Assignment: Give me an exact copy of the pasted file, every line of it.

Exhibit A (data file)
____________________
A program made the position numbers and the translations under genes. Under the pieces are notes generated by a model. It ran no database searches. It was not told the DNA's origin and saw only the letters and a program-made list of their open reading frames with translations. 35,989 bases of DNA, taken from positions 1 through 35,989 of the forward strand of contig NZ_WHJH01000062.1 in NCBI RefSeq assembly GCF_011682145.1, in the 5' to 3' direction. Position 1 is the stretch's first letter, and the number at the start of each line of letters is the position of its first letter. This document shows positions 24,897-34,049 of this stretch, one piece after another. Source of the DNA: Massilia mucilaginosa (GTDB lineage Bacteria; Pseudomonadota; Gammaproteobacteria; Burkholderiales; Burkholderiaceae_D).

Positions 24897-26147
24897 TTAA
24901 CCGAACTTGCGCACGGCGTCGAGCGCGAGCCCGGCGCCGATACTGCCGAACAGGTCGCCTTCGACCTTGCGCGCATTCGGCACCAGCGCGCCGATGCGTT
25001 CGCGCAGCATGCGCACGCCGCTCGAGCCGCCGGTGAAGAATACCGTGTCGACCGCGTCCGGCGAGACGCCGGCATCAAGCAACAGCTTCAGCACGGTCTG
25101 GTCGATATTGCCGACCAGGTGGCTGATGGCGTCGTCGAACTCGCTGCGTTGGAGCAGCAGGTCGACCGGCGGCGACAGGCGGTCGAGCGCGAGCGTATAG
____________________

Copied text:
A program made the position numbers and the translations under genes. Under the pieces are notes generated by a model. It ran no database searches. It was not told the DNA's origin and saw only the letters and a program-made list of their open reading frames with translations. 35,989 bases of DNA, taken from positions 1 through 35,989 of the forward strand of contig NZ_WHJH01000062.1 in NCBI RefSeq assembly GCF_011682145.1, in the 5' to 3' direction. Position 1 is the stretch's first letter, and the number at the start of each line of letters is the position of its first letter. This document shows positions 24,897-34,049 of this stretch, one piece after another. Source of the DNA: Massilia mucilaginosa (GTDB lineage Bacteria; Pseudomonadota; Gammaproteobacteria; Burkholderiales; Burkholderiaceae_D).

Positions 24897-26147
24897 TTAA
24901 CCGAACTTGCGCACGGCGTCGAGCGCGAGCCCGGCGCCGATACTGCCGAACAGGTCGCCTTCGACCTTGCGCGCATTCGGCACCAGCGCGCCGATGCGTT
25001 CGCGCAGCATGCGCACGCCGCTCGAGCCGCCGGTGAAGAATACCGTGTCGACCGCGTCCGGCGAGACGCCGGCATCAAGCAACAGCTTCAGCACGGTCTG
25101 GTCGATATTGCCGACCAGGTGGCTGATGGCGTCGTCGAACTCGCTGCGTTGGAGCAGCAGGTCGACCGGCGGCGACAGGCGGTCGAGCGCGAGCGTATAG